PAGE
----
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TokyoTreat Japanese Snacks BlogJapanese Pringles: A Secret World of Flavor

Japanese Pringles: A Secret World of Flavor

James LauJames Lau
Published Time
Posted on 
December 06, 2021
Modified Time
Updated last 
June 21, 2022

We’ve talked about Japanese Kit-Kats, we’ve talked about Hi-chew, and we’ve done Pocky. We’ve talked a lot about the different sweet Japanese snacks that have captivated the world, but now, maybe you’re looking for something savory. How about Japanese Pringles?

“Wait, Pringles?” you ask. The stackable American potato chips that come in a can? You can get those where you are.

Today, we’re talking about Japanese Pringles. There’s a difference. Allow us to explain.

Just like Japanese Kit-Kats, Japanese Pringles operate with a revolving door of flavors. Since 1994, Kellogg’s Japan has come out with an annual arsenal crafted for the Japanese palate. We won’t bore you with the mainstays – salt, sour cream & onion, and cheese flavor. We know that you’re really here for the crazy flavors that make Japanese Pringles unique.

The Not-so-Ordinary Ordinary

A single short can of Sukiyaki flavored Japanese Pringles on a blue background.
With flavors like sukiyaki (Japanese beef hot pot), what does ordinary even mean for Japanese Pringles? Image via Shutterstock

These Pringles are the flavors that Japanese taste buds are used to. You can always find these flavors on the shelves of Japanese stores. For the most part, there’s nothing special about these chips except for these two (somewhat) special flavors – Triple Flavor Sour Cream & Onion and Seaweed.

For those that can’t get enough of the taste of Sour Cream and Onion, Japanese Pringles have you covered! There’s three times the flavor while still being low in salt! But if you’re looking for a more Japanese-tasting chip, might I suggest the Seaweed flavor? 

Seaweed is kneaded into the dough, packing it full of that umami (savory) flavor that everyone loves. Children can eat it as a snack and adults often enjoy it while drinking a nice alcoholic beverage!

Looking to enjoy the best of seasonal Japanese snacks and sweets at home! Check out TokyoTreat! TokyoTreat sends a curated box full of the latest Japanese treats, including Japanese Pringles, for you to enjoy anytime, anywhere!

Region-Exclusive Flavors  

A can of soy sauce ramen-flavored Japanese Pringles on top of many other cans at a market with a busy street in the background
This fried chicken skin soy sauce ramen was one of the flavors only around for a short time in the Tokyo area. Image via Shutterstock

We know. We get it. You want to travel to Japan. You want to try all those delicious local delicacies that can only be found in the Land of the Rising Sun, but unfortunately, the borders have been closed (again).

 Luckily, you can go on a food adventure with the right collection of Japanese Pringles. From the cold north of Hokkaido to the warm south of Kyushu, Japanese Pringles have got you covered!

Starting in Hokkaido, Pringles have somehow captured the taste of scallops, rich butter made from Hokkaido dairy, and soy sauce, creating the Soy Sauce Butter Scallop chip that can only be found in, you guessed it, Hokkaido.

We mosey down to Tokyo where Pringles have developed a curry-flavored chip that combines the taste of onions with powerful spices, creating a special flavor reminiscent of a famous curry shop in Japan. Just one chip won’t be enough to satisfy your craving for this intricate flavor!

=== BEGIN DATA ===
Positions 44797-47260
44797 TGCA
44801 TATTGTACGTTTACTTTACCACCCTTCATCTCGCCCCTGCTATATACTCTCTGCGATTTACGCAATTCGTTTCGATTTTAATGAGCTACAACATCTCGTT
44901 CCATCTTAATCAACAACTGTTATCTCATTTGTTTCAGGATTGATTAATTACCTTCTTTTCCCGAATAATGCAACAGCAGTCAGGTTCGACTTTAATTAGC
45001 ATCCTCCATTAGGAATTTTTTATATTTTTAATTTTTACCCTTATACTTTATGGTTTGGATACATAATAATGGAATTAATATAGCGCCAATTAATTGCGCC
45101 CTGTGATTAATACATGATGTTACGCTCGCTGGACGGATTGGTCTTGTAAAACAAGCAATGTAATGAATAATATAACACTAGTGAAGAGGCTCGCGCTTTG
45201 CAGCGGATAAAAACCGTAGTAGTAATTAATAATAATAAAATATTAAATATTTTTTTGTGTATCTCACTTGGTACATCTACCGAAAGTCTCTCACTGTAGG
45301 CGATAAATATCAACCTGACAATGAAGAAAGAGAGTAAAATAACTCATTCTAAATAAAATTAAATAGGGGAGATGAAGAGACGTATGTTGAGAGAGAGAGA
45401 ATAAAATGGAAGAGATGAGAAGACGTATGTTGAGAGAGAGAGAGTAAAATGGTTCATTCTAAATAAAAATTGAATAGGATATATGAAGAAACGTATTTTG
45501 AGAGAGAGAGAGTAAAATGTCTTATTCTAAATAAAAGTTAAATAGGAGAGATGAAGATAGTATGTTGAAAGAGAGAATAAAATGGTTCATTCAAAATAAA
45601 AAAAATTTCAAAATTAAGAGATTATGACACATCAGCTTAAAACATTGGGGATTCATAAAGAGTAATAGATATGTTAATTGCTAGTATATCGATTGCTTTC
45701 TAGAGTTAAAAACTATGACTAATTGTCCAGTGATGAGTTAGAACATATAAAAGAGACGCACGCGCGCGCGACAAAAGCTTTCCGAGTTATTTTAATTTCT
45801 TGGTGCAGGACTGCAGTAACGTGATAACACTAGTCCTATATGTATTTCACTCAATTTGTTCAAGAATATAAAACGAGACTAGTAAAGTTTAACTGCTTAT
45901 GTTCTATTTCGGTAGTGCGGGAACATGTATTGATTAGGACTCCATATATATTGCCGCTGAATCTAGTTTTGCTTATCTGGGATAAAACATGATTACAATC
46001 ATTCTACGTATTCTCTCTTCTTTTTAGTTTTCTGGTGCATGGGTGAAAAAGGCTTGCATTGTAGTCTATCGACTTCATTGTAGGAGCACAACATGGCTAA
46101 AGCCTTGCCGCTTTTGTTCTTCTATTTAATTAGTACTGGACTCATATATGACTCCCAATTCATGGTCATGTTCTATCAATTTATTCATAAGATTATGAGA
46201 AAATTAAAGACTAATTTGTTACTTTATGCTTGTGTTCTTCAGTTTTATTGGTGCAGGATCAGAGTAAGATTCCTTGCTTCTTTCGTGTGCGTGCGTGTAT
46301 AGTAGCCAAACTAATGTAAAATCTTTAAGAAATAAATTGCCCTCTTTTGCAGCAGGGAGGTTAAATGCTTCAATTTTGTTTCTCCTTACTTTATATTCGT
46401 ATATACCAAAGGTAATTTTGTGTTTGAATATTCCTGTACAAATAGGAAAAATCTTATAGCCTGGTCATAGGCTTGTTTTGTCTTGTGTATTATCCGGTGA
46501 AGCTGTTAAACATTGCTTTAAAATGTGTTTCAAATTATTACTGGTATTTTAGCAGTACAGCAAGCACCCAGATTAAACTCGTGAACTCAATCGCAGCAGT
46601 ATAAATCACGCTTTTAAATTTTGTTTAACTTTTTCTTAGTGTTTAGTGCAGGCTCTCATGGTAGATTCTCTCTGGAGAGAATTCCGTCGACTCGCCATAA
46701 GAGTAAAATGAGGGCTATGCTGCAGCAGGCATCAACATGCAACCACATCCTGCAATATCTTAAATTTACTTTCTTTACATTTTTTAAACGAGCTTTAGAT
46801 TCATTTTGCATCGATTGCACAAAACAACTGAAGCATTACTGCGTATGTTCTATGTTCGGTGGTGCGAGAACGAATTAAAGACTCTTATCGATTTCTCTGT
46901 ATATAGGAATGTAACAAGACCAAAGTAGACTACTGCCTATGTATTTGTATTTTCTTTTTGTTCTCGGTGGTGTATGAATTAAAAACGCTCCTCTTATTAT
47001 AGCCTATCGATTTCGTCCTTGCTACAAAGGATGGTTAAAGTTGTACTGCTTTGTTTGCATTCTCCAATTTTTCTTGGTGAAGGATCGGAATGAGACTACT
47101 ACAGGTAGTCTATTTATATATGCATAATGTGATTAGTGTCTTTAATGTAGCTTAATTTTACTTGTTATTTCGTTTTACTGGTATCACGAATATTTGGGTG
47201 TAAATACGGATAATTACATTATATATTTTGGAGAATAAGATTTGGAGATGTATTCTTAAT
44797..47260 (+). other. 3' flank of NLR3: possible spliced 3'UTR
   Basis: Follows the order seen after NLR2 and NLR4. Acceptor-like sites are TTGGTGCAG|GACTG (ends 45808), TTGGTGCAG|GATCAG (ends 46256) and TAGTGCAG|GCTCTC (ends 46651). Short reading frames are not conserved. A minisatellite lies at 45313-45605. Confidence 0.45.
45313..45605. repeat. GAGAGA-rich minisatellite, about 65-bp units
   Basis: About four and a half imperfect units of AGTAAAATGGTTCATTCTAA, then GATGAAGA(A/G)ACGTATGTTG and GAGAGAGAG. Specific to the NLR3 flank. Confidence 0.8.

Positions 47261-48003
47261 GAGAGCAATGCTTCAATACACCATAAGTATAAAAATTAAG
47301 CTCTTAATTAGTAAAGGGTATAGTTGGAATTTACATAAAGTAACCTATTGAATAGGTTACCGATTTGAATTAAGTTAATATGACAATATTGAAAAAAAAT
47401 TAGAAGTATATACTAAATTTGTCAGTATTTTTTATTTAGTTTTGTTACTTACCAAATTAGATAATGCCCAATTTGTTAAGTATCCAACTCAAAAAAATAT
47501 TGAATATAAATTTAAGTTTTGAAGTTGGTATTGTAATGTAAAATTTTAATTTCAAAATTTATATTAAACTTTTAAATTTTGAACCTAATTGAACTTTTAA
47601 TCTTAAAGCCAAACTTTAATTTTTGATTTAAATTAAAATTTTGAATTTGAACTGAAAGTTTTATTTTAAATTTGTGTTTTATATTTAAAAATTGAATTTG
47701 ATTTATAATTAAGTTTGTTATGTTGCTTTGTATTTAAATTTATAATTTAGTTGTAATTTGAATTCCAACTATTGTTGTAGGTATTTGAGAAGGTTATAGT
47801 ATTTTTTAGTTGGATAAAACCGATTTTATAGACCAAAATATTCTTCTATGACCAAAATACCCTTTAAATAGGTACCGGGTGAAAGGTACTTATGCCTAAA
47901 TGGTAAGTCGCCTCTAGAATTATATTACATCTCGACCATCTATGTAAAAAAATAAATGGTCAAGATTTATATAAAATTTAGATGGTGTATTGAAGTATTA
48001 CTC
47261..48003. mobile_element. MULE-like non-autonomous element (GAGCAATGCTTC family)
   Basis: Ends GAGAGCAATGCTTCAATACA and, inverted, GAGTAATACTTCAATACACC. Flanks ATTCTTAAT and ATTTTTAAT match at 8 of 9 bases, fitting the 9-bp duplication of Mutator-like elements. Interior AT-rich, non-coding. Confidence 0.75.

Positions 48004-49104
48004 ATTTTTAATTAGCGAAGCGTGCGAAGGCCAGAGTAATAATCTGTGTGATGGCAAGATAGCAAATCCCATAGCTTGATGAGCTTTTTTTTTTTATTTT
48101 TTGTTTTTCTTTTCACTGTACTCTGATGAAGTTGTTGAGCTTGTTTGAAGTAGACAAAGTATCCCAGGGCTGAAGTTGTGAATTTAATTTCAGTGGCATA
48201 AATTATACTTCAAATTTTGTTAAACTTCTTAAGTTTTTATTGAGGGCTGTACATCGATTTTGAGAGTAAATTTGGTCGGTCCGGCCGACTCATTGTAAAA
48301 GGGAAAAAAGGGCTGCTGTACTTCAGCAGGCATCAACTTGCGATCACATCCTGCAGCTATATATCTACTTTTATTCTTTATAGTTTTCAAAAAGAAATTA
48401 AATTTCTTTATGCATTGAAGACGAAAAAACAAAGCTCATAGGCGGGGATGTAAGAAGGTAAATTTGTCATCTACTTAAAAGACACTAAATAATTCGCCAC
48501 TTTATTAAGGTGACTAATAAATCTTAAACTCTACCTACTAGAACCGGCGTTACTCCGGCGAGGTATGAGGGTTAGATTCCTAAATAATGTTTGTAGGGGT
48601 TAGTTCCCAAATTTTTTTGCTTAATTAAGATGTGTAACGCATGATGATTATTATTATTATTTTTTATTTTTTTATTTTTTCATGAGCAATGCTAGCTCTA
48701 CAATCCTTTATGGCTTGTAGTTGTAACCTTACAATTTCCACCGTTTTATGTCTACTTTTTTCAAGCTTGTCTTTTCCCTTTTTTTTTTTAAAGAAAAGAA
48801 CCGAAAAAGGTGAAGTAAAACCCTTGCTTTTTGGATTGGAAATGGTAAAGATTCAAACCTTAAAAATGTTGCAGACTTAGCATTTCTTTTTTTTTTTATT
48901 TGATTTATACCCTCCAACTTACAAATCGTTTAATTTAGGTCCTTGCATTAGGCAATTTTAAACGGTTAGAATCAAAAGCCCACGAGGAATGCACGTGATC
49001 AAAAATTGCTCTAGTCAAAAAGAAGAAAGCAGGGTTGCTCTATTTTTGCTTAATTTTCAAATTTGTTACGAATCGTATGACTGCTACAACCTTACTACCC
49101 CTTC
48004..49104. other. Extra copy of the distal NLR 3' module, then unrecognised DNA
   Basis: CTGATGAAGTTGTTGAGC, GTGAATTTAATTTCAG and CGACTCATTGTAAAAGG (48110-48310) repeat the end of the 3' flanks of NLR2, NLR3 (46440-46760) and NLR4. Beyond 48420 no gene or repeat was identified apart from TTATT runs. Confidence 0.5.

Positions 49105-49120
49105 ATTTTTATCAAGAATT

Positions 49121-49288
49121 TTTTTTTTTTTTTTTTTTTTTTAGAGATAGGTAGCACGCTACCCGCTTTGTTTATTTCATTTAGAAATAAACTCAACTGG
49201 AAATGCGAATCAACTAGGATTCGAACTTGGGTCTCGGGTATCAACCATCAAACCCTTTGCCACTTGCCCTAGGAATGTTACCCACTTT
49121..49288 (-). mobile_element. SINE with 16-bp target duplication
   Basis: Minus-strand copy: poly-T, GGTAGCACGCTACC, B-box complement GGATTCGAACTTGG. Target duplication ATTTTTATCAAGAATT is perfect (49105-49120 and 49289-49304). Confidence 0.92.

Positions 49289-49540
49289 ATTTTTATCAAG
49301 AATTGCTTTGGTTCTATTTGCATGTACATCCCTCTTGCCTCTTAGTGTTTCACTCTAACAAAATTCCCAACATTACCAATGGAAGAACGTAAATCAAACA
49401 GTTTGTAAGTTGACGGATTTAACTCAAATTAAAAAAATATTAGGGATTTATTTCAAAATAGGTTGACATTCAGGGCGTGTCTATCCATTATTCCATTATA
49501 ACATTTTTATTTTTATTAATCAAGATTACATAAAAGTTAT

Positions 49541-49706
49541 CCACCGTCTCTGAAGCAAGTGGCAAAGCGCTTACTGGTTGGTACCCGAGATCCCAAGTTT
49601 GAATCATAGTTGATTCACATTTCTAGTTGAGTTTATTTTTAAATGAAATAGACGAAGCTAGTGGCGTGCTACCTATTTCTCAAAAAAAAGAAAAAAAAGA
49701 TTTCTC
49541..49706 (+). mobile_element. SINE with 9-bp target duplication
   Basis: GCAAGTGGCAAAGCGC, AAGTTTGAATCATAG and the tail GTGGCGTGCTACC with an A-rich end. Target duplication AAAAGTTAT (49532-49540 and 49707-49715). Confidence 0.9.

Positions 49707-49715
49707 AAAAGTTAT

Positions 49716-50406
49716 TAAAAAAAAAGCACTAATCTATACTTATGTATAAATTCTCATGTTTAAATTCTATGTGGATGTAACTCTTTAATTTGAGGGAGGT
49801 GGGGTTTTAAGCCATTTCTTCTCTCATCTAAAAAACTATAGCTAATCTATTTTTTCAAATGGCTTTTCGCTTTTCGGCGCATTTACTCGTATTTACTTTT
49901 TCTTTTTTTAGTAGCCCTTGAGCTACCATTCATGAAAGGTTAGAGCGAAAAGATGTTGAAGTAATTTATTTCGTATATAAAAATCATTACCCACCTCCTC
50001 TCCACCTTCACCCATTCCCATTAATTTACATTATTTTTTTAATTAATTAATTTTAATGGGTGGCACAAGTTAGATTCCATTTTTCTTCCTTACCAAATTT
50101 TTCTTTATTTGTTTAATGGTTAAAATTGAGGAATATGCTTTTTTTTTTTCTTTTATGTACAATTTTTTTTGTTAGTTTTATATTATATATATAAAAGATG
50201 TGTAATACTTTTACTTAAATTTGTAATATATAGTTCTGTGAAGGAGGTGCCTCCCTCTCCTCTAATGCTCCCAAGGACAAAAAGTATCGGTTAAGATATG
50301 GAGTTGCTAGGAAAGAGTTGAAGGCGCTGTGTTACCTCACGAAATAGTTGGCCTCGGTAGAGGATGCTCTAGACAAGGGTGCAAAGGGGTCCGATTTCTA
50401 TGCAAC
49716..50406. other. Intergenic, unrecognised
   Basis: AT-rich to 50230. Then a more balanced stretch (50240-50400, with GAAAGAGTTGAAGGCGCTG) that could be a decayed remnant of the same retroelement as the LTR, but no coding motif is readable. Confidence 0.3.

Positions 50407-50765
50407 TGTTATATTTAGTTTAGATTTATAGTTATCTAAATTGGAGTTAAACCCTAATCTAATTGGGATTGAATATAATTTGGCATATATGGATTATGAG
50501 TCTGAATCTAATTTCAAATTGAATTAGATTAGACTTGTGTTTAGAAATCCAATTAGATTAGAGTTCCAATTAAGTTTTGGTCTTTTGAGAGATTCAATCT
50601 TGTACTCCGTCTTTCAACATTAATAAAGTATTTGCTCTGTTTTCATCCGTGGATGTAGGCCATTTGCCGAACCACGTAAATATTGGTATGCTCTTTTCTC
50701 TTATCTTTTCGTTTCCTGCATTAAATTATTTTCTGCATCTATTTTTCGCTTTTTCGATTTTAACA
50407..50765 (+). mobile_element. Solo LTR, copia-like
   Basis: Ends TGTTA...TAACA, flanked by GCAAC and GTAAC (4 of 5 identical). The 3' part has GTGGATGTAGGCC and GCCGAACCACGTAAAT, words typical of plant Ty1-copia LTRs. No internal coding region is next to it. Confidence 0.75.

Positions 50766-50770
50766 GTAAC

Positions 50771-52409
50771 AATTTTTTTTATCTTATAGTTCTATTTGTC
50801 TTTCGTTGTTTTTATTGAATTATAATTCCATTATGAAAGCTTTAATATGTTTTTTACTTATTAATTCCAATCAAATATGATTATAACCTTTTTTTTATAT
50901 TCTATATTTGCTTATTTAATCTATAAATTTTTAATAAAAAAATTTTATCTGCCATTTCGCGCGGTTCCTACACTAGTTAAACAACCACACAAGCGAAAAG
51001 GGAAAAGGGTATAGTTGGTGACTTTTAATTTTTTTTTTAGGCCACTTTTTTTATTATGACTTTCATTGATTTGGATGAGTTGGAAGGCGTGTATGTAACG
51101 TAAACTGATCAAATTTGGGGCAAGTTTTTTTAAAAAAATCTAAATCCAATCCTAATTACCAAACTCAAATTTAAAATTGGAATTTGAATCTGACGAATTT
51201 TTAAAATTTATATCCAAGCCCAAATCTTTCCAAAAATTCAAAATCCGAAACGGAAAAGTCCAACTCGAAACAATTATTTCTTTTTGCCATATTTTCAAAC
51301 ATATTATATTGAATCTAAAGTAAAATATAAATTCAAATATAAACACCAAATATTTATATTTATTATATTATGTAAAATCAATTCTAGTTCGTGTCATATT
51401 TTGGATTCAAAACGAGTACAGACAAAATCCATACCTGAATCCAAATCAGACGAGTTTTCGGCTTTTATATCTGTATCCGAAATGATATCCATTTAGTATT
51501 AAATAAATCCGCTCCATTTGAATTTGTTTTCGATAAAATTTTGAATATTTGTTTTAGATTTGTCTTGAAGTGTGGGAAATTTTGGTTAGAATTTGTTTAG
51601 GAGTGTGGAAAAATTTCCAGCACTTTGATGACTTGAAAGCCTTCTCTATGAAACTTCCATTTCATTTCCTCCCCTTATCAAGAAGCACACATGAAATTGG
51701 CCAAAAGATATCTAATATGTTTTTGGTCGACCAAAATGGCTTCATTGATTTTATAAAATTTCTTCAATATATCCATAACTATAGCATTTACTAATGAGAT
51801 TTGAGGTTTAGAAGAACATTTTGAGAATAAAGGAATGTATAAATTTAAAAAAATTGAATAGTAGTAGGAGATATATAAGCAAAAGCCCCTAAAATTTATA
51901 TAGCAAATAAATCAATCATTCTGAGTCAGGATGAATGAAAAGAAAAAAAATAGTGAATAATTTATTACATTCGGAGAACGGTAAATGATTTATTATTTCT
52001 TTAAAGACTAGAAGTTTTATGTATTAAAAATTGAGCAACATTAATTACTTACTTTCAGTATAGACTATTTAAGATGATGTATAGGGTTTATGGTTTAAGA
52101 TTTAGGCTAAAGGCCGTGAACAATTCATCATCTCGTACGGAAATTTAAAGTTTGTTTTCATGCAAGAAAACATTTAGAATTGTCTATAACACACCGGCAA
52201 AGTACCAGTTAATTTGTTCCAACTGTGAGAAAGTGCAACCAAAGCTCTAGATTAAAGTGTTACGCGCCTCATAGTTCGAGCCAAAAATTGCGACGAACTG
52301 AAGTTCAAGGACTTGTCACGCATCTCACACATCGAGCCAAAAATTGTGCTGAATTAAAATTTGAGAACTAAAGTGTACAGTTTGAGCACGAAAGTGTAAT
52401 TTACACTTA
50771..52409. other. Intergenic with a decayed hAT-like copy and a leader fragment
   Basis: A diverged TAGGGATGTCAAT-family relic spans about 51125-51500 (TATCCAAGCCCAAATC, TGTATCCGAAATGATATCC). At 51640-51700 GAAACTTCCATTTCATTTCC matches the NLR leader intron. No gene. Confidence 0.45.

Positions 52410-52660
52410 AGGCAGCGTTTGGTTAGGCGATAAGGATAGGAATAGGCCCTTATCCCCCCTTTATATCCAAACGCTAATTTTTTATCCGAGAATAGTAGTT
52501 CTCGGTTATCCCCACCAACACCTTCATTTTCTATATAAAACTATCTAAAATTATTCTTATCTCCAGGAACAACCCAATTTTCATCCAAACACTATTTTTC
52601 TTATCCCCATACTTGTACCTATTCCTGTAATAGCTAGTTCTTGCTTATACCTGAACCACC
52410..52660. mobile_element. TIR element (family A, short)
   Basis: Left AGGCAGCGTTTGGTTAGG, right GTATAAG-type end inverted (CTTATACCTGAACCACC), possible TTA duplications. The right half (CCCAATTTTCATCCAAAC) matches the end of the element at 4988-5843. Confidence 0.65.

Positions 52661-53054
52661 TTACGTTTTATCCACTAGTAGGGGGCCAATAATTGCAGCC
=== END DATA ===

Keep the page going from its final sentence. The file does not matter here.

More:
From the Tokai region comes a variation of an already true and tested classic, the Tebasaki (Japanese-style chicken wing) flavored Pringle! Mimicking the taste of chicken wings covered with a special sauce and spicy pepper flakes, this chip will have you adding Nagoya to your travel itinerary!

Right beside the Tokai region is an area well-known outside of Japan for its vibrant atmosphere, Kansai! There’s only one snack that could represent Kansai and – you guessed it – it’s Takoyaki (fried octopus balls)! Don’t worry. There’s no octopus in these Pringles (that we know of), but with the blend of Takoyaki sauce, Japanese mayonnaise, dried bonito, and pickled ginger, these chips will definitely have you thinking longingly of those octopus fritters.

Finally, we land on the island of Kyushu. Quite possibly the region with the most variation among its local delicacies, Pringles has decided to highlight an unusual Kyushu local food for their regional delicacy – mentaiko (pollack roe). Adding a moderate amount of spiciness to the unique seafood flavor of mentaiko, these Pringles are a perfect representative of Kyushu.

The Secret Stash

A hand holding a package of Japanese Pringles cup ramen in the jalapeno and onion flavor in a grocery store overseas.
Japanese Pringles has also been known to make forays into the Japanese cup ramen world, but only for limited times. Image via Shutterstock

Okay, I know you’re feeling a bit confused. After all, one of the things that Japan is well-known for is its wacky flavors. Surely there are more out on the market.

And there are. Technically.

What we’ve just talked about above is the current line-up out on the market. Japanese Pringles usually go through an annual change, and flavors are constantly rotated in and out. You might have heard about the infamous Manhattan Clam Chowder Pringles or the mouth-watering Hawaiian BBQ flavor.

If you’re looking for a whole Japanese Pringles collection, you should head over to JapanHaul. They have two variations of the previous “Passport Flavors” line-up, Texas Ribs and Argentine BBQ, as well as Soy Sauce Instant Ramen Pringles and Karaage (fried chicken thigh) Pringles.

Have you eaten Japanese Pringles before? Did you like what you had? Tell us about your experiences in the comments below!

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